I think what we all seem to forget is that there is no Spring without Interface21. ...
If this is truly the case then Rod Jonson and others should stop describing Spring as community driven or community spirited. If what you say is true, then Spring is just another proprietary middle ware framework that happens to be open source.
I don't get this at all, community-driven and community spirited doesn't mean that the community wrote all the code (go ahead and sight Linux, but see my comments below). From my own experiences with Mule the community is most affective when soliciting feedback, the hundreds of emails we receive every week helps to _drive_ the development of Mule. Users also submit ideas, improvements and code to the project (plus we also have a MuleForge
with about 60 modules, with over half coming from our community, others are partners or internal projects). Community-driven development is all about allow your users to get involved _when they can_. The community of users don't have time to run a project, maintain QA, consistency, etc. There needs to be a dedicated team n place to make this happen. Does having a dedicated team in place somehow detract from the openness of the project? well of course it doesn't, It just improves the quality of the releases. Spring might still exist without Interface21, but it wouldn't be the robust, integrated and fully-featured framework that it is today.
I will not argue whether it's ethical for one company to pay for development of the product and for another company to earn from it without paying royalties.
What do you mean? like how GNU/Linux becomes Linux and a host of Linux distributions make money from work "gifted" by others over many years? If open source is gifted "free" work it doesn't matter as long as all in the community can benefit from it and have equal access and freedoms.
IMO Linux only 'really' worked because of guys like Redhat. They made linux accessible (remember the dark days when Linux wouldn't recognise your screen resolution or modem). How did they make it accessible? By taking control of a distributed that they turned into a real product. At some point a successful open source projects needs to take the next step and build a company around it, in part to get some return on investment for the team that looks after the project but more important to sustain and grow the project offerings.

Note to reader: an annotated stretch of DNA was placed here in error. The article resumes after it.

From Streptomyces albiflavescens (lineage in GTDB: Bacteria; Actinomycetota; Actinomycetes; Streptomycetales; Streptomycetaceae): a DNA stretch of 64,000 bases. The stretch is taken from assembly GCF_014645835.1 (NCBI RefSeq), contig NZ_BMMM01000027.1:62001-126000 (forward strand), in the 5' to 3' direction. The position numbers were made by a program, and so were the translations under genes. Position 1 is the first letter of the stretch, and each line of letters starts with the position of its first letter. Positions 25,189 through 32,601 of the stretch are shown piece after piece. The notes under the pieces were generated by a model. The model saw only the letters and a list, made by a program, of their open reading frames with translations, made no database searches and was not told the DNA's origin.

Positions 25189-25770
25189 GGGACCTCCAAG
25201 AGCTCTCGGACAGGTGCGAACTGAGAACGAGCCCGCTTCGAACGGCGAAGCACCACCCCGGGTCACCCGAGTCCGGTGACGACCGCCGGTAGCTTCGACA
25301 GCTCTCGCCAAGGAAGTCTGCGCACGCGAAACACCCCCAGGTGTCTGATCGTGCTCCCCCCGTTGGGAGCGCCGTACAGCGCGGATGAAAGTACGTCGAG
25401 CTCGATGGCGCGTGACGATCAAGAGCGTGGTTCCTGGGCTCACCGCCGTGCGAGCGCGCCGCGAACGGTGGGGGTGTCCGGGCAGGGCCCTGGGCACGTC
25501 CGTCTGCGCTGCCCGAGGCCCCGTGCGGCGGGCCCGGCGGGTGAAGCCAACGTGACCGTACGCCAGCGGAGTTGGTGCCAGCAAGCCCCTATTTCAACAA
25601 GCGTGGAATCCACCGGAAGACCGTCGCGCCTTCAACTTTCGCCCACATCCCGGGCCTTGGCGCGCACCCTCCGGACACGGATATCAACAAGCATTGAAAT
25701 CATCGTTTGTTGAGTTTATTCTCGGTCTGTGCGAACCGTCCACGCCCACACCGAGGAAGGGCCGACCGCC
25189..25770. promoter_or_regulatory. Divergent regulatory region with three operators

Interface21 doesn't have a right to exist, and personally for an horizontal middle ware product like Spring, if it can't survive through free contributions or donations, but only through a monopolistic approach to service royalties then I would argue that the community has spoken and it has limited community support in the first place.
Donations and contributions are always gladly received but a project, but the proviso is that the contribution has to live up to the same standard as the rest of the code base. Unfortunately the majority of code submitted projects is at best only 80% complete, since there needs to be more testing (often there is an absence of tests) AND there needs to be a QA process in place to ensure when the contribution is added it doesn't screw anything else AND works seamlessly with other related modules in the project. There is a lot of additional work on top of contributions that 'someone' has to manage (resist the urge to put this responsibility on the contributor since s/he has does not work to the projects release plan since they are volunteering and there's no guarantee the work will ever get done)
I do understand what Interface21 are going though since we have been going through a similar transition the last 12 months
I agree that to try an monopolise revenue on an open source project you started with the premise that "we wrote it" may not be the best approach, but there are plenty of benefits that the company behind the project can offer that others cannot -
1) While there may be many experts on the project out there, they are not all under one roof and ready to help you.
2) The company behind the project ultimately own the core road map (contributors rarely get involved here because they don't have the time to invest in it). Of course companies like SpikeSource can contribute back, but I guess they haven't with Spring.
3) As a company, If your production system goes down, and you're losing money, you'll want to talk directly to the guys that wrote the code. Going though a middle man may waste time, so why gamble?
4) MuleSource like many open source commercial companies are the only people that can offer Indemnification and other insurances, because we own the IP.
5) We also offer value-add products
as part of the support offering, that you wouldn't get though other service provides (unless they are a MuleSource partner).
When we started MuleSource we understood that we would not be the only company offering services for Mule
, but our approach has been to compete on quality of service and offerings, this is working well for us
. We also have successful and building partner network where we offer Level 2/3 support to companies in other regions who offer support or services for Mule. There is so much global opportunity out there that we just couldn't meet demand on our own. This is also good for companies since the get a choice of providers but ultimately they can still get serious issues escalated to Mulesource.
I think guys like Optaros and SpikeSource serve a purpose offering entry level support for projects, but I doubt they'll be taking business from the project founders providing they focus of differentiation on QoS. I'm not banging Spikesource for offering poor service, they should be able offer a decent entry level of support, but being a jack of all trades means that you are a master of none.